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[Video] Sudan's forgotten pyramids

By Jenni Marsh | CNN

What if there was a place where you could camp beside ancient pyramids from a forgotten civilization without another tourist in sight?

What if that place was Sudan?

Besmirched in modern history by two rounds of civil war, and a battle for independence in what is now South Sudan, the east African country has never had the same tourist footfall as its neighbors Kenya, Egypt or Ethiopia.

But while the south-west of the country is still mired in conflict, the Nile Valley area is largely peaceful.

One British tour operator this year started organizing Sudan trips: Dylan Harris, from Wigan, England, founded Lupine Travel in 2007, with the aim of running safe tours to unusual destinations, including Iraq, Iran and North Korea.

CNN talks to Dubai-based Scot Michael Lawson who recently traveled to Sudan for six days with Harris.

What's the travel scene like in Sudan?

You don't see tourists anywhere. You'll see the seldom NGO aid worker on their long weekend, a few businessmen, but it's not like going to Egypt where you get bused in and bused out and people are trying to sell you things. No one tried to sell us anything.

They don't seem to have the concept of tourism. The government doesn't want tourists, really. But actually Sudan is full of hidden treasures. For example, one day we were at the Temple of Amun, a 12th century UNESCO heritage site. We went inside and a team of local and Italian researchers were doing excavation works there.

There's so much left to be found and that's what really strikes you in Sudan.

Your first stop was Khartoum. What did you do there?

Well, I went for high tea at the Gaddafi hotel (nicknamed Gaddafi's Egg, for its unusual shape). It's a five-star hotel where the Blue Nile meets the White Nile, right on the confluence. The Gadaffi hotel was built with his money back in the day (the Libyan government spent more than 80 million euros on the project in the 2000s). Today, it's called the Corinthia Hotel.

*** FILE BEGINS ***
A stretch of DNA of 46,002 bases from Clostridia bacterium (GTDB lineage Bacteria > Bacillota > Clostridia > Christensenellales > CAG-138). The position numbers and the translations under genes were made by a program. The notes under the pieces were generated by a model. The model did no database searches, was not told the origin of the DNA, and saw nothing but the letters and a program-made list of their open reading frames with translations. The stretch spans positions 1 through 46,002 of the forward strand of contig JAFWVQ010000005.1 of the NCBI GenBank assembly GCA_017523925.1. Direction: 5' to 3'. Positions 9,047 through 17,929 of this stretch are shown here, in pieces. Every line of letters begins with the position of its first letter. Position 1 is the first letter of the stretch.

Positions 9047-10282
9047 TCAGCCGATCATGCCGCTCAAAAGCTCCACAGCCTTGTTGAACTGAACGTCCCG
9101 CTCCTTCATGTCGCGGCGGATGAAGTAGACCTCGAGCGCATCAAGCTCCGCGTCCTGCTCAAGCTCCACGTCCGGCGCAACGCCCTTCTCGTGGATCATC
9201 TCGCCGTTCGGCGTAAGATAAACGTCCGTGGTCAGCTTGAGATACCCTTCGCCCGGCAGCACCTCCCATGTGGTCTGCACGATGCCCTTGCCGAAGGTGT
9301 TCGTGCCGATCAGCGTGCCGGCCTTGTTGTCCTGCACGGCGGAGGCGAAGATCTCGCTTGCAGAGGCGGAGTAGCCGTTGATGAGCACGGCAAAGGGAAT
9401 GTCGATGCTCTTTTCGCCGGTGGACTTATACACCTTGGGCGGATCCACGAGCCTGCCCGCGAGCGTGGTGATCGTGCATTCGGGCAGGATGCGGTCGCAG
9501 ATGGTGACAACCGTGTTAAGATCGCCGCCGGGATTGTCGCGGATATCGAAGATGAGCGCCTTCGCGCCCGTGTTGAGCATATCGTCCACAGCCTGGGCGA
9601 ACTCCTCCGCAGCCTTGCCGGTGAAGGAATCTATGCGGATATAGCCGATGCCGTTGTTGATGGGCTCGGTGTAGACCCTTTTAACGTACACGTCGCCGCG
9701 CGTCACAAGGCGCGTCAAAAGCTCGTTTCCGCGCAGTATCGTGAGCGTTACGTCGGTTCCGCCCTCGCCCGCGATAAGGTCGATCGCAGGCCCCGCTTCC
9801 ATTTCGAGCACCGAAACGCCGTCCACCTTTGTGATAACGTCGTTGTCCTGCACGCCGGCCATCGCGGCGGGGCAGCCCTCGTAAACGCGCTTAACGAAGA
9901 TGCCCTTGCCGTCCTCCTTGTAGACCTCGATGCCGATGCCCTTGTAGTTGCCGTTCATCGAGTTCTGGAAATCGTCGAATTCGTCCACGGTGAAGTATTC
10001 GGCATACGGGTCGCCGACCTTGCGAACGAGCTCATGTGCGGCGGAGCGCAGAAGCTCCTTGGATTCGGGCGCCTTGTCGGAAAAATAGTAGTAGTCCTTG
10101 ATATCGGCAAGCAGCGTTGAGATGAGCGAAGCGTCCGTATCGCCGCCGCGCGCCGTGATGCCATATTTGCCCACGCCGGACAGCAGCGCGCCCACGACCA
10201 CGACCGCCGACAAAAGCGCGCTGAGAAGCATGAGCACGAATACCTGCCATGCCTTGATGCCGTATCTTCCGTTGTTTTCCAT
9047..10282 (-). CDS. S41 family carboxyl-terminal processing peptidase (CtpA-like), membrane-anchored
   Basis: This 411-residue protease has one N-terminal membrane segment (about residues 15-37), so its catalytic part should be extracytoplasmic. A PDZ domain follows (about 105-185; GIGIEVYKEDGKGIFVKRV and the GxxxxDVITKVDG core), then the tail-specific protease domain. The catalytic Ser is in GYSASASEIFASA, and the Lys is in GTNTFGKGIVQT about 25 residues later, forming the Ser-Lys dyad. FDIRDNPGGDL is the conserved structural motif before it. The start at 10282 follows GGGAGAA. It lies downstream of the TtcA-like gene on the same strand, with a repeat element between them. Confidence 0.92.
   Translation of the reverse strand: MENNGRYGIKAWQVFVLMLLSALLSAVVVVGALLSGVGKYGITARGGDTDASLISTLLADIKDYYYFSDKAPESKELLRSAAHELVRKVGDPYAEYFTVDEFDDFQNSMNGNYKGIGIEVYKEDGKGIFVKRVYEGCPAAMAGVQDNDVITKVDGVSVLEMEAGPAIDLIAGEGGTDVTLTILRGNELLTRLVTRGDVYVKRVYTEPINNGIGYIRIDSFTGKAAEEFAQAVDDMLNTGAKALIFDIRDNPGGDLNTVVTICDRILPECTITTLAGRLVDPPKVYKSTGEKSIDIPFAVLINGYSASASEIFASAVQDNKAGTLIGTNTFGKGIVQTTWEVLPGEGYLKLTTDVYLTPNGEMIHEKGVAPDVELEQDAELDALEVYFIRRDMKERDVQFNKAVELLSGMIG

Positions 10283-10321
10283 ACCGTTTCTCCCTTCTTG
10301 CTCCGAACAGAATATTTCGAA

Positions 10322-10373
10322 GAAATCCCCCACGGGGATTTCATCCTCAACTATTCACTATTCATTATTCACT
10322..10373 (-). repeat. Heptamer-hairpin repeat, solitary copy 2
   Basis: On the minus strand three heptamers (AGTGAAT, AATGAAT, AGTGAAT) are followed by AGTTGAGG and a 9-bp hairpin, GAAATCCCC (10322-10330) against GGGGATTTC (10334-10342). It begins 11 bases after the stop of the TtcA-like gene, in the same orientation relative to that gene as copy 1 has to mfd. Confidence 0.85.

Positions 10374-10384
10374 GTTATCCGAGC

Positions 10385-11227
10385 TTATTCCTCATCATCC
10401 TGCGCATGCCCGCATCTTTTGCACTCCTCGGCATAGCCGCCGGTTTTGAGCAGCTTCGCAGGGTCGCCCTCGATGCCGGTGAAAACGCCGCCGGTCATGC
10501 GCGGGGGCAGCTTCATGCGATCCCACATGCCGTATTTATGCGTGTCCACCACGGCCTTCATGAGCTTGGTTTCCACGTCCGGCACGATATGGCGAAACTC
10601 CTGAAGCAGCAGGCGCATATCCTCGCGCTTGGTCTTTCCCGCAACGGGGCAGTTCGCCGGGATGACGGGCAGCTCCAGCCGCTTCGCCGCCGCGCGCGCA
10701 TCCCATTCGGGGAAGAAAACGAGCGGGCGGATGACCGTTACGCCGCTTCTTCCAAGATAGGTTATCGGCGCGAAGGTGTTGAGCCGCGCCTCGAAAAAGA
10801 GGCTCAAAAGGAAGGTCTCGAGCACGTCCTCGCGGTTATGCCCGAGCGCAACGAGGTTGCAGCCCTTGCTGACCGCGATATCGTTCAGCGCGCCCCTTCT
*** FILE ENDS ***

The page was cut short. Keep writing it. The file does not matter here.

Khartoum, in general, has this feeling of a city on the up. Obviously, you've got sanctions in place from the United States, which stunts growth. But it's vibrant. Like any Arab city, its heart is the souk, a winding market where you can buy everything from a wheelbarrow to carrots.

So what about these pyramids?

It takes about an hour to drive out of Khartoum. Then you all of a sudden you take a turn off the main road and go onto sandy flat plains. You see guys in the desert walking their goats, local villagers, mud brick houses. Everyone wants to wave to you and say hello. I took pens and gave them to the kids. They really enjoyed that.

Then you drive in your jeep between temple complexes, pyramids, ancient cities.

I kept wondering: "Why build temples in the middle of the desert? You'd build them close to water?" But it's because of the change in climate and the desertification -- a temple complex built right on the water 300 years ago is 5km from the Nile today.

You can really explore, you can go right inside the pyramids. They're much smaller then the ones in Egypt. There aren't queues everywhere and it's in the middle of nowhere. That's what is quite exciting about it. The pyramid cemetery at Meroe is the largest, they're all black pyramids, dozens of them. We camped there.

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